Networking Isn’t a Once-and-Done Task
People who are serious about managing their careers understand how important it is to have a pool of people to interact and share ideas with. This doesn’t just happen overnight. Pick up some of the habits of “power networkers:”
Smart job seekers focus on the needs, wants and desires of others and obsess less over the need to find a job.
Successful networkers know that when they show generosity toward others, it can and usually does come back to help them in the future.
LinkedIn Connections Can Power Your Success
LinkedIn can help you stay connected with people you’ve worked with and people you know. It also allows you to meet new people who work in companies you are interested in or in roles you aspire to be in. Savvy networkers realize you can’t just meet someone one time and expect results. The relationship needs to be nurtured. This can be done by monitoring LinkedIn in several ways:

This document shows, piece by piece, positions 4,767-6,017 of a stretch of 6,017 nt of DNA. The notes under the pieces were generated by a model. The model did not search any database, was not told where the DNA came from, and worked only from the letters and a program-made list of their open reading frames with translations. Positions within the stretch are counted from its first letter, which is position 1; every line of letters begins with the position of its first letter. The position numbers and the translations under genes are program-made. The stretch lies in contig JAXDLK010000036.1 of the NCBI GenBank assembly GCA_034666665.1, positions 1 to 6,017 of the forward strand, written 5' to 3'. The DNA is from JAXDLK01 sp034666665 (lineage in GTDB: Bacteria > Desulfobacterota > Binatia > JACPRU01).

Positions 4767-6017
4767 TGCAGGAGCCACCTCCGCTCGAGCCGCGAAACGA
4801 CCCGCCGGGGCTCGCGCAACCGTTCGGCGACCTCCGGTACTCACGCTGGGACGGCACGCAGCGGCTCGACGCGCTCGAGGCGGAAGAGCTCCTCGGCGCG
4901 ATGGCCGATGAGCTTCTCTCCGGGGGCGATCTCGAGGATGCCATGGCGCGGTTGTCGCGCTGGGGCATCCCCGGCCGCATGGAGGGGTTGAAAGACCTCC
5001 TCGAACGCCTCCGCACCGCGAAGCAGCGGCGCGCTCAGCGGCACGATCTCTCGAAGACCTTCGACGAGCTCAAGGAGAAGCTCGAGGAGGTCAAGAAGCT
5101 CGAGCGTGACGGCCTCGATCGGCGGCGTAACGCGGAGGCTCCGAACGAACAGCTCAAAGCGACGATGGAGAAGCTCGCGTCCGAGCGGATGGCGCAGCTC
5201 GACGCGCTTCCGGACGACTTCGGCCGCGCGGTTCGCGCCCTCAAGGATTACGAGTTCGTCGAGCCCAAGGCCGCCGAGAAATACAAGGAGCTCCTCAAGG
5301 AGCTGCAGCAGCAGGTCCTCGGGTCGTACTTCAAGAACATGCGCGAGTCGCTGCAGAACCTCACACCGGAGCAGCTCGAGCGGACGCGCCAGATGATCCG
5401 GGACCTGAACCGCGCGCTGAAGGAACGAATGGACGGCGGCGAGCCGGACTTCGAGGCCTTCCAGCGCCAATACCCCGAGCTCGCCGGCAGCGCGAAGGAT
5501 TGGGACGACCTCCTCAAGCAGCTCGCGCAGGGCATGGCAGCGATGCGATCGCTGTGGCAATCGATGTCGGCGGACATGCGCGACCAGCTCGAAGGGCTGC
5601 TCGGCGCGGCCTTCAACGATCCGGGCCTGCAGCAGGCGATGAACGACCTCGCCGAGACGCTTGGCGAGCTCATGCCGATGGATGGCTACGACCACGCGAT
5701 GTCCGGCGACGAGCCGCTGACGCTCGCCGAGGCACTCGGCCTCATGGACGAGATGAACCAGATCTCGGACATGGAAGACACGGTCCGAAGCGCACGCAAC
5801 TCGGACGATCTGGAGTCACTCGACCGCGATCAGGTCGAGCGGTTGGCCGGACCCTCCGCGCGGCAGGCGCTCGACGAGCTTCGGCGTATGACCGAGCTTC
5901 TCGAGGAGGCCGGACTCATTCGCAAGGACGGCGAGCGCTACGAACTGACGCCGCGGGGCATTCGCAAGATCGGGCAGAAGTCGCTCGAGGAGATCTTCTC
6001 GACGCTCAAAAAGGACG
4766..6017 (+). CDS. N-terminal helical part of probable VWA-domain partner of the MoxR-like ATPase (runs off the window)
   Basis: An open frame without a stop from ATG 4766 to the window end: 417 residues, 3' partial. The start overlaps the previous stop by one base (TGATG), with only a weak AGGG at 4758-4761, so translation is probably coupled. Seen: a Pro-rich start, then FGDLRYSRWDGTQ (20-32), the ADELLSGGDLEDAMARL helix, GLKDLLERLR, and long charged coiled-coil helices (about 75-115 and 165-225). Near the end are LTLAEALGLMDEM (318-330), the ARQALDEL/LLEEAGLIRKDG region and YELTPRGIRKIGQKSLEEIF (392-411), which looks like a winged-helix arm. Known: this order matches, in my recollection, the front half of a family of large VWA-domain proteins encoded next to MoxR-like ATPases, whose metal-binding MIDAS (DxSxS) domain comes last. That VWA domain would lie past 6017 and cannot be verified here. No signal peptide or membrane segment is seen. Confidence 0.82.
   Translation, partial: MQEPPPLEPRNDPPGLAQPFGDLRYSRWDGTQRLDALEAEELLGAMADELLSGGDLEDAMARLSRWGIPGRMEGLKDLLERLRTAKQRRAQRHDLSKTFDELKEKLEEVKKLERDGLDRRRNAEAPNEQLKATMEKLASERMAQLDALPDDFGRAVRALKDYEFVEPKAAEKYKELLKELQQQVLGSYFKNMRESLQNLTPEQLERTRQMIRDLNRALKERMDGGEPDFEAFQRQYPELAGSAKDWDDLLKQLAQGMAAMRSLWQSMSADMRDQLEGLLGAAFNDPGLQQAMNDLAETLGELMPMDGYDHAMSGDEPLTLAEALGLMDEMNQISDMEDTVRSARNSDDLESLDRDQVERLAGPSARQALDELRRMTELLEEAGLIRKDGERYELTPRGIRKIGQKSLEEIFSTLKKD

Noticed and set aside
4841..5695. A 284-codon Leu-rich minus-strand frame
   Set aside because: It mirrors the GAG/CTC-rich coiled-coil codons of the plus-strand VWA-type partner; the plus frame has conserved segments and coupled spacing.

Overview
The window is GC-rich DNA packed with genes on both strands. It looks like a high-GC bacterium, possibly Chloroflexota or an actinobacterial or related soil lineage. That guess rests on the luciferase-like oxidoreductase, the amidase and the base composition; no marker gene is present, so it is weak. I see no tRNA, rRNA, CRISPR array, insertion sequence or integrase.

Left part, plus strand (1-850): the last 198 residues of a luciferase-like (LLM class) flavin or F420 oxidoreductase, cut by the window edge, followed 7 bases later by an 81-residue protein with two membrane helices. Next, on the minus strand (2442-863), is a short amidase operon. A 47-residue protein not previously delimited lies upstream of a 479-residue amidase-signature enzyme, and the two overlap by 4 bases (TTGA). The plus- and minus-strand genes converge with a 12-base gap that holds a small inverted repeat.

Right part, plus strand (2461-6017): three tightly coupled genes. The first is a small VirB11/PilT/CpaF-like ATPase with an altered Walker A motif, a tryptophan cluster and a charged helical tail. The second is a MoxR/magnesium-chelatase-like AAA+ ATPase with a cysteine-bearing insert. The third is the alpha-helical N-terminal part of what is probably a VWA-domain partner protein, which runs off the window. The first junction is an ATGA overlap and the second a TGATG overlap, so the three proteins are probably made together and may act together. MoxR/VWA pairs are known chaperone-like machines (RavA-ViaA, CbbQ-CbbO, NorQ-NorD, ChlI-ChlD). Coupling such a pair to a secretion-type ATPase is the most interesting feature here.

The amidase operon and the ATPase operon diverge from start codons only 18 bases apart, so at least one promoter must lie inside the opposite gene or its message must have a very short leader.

Congratulate a connection on a new job
Share a connection’s status update, always giving him or her attribution
Compliment or give a shout-out to a connection by mentioning his or her name in your status update
Monitor a group’s discussion feed and look for opportunities to add to the conversation. You may have a different viewpoint, a success story to share or be able to offer help.
According to the Jobvite Job Seeker Nation Study, 76% of social job seekers found their current position through Facebook. These social job seekers are mostly ages 30 to 39, college educated, with annual incomes greater than $100,000.
Social job seekers report using Facebook to:
Find contacts sharing job opportunities
Tap contacts who could provide an employee perspective on a company